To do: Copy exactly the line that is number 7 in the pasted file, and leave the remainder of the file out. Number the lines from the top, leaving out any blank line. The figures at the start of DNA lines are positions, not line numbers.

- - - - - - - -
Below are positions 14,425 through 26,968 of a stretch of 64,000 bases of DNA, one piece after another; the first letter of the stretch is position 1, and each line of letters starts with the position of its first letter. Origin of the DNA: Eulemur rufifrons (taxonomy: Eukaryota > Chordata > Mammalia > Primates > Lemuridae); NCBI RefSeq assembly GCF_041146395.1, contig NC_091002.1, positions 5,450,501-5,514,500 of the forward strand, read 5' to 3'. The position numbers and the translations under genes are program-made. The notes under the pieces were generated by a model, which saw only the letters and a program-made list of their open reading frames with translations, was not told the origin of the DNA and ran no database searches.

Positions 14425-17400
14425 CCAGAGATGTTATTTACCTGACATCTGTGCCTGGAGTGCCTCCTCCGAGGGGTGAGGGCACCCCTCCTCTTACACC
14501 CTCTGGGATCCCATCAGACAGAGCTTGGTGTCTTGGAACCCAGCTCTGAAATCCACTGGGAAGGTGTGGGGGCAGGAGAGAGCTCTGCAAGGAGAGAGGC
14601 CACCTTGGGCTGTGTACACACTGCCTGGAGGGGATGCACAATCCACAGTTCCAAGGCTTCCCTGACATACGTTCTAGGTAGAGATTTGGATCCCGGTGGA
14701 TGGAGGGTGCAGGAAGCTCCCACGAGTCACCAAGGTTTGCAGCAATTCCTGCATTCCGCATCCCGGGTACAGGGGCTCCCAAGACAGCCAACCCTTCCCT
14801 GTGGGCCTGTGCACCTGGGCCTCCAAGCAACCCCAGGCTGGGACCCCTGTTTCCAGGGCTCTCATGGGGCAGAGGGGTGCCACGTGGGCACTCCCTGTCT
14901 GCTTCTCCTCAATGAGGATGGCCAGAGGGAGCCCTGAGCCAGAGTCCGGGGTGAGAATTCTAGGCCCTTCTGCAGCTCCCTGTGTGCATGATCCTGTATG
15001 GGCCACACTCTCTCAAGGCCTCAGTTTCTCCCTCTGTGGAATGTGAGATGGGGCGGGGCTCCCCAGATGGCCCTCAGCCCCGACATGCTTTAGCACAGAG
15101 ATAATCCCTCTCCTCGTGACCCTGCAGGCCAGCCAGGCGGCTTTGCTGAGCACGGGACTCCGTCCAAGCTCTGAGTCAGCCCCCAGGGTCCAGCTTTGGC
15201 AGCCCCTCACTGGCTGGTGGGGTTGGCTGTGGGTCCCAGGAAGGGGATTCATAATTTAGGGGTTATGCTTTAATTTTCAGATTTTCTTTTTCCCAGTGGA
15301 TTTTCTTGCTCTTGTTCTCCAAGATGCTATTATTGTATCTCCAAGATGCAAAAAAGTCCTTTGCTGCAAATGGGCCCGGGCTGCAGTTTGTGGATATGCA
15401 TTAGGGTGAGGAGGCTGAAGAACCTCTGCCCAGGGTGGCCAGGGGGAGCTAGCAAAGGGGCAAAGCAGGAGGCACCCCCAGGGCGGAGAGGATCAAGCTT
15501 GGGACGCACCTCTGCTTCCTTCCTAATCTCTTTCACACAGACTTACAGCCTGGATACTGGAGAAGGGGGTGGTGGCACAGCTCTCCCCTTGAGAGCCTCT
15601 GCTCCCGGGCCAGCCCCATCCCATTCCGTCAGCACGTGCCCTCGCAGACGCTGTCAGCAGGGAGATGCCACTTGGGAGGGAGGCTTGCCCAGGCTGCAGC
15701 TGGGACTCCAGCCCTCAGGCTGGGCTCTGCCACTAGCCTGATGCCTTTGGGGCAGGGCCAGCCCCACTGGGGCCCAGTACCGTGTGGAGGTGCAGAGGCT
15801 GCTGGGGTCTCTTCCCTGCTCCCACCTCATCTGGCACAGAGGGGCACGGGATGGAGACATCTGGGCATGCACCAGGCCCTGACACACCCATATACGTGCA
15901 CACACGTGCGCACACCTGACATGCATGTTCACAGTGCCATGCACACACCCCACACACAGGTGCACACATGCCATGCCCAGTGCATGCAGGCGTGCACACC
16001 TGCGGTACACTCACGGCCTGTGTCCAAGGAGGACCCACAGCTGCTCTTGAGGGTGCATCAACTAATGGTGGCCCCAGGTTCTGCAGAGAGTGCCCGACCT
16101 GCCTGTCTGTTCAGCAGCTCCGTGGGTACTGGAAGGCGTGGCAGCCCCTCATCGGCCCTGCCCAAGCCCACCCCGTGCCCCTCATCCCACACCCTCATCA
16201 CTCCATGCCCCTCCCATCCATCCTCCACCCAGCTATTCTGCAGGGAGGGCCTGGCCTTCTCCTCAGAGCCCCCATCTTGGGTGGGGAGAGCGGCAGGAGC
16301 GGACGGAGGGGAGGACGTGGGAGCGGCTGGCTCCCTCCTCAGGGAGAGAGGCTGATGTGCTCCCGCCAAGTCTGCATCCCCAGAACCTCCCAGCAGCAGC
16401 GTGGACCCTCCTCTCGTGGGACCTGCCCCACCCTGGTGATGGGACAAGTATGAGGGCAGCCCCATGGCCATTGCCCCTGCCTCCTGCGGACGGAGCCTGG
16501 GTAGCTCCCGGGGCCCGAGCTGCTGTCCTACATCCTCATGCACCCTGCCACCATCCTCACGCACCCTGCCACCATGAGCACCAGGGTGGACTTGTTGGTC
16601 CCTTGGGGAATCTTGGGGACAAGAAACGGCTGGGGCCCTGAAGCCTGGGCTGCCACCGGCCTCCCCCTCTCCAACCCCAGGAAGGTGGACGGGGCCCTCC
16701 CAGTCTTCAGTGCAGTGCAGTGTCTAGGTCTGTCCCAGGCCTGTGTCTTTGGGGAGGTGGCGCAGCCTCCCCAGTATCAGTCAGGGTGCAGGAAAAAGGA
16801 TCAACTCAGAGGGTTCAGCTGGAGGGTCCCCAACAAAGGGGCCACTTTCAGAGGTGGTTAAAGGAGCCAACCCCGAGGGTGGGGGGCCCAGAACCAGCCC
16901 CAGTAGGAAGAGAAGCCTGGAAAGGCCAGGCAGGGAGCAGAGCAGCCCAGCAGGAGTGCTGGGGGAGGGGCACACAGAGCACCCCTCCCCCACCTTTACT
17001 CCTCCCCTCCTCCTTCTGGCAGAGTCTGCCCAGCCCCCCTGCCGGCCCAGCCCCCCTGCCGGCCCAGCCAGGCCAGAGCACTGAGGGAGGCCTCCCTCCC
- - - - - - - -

14801 GTGGGCCTGTGCACCTGGGCCTCCAAGCAACCCCAGGCTGGGACCCCTGTTTCCAGGGCTCTCATGGGGCAGAGGGGTGCCACGTGGGCACTCCCTGTCT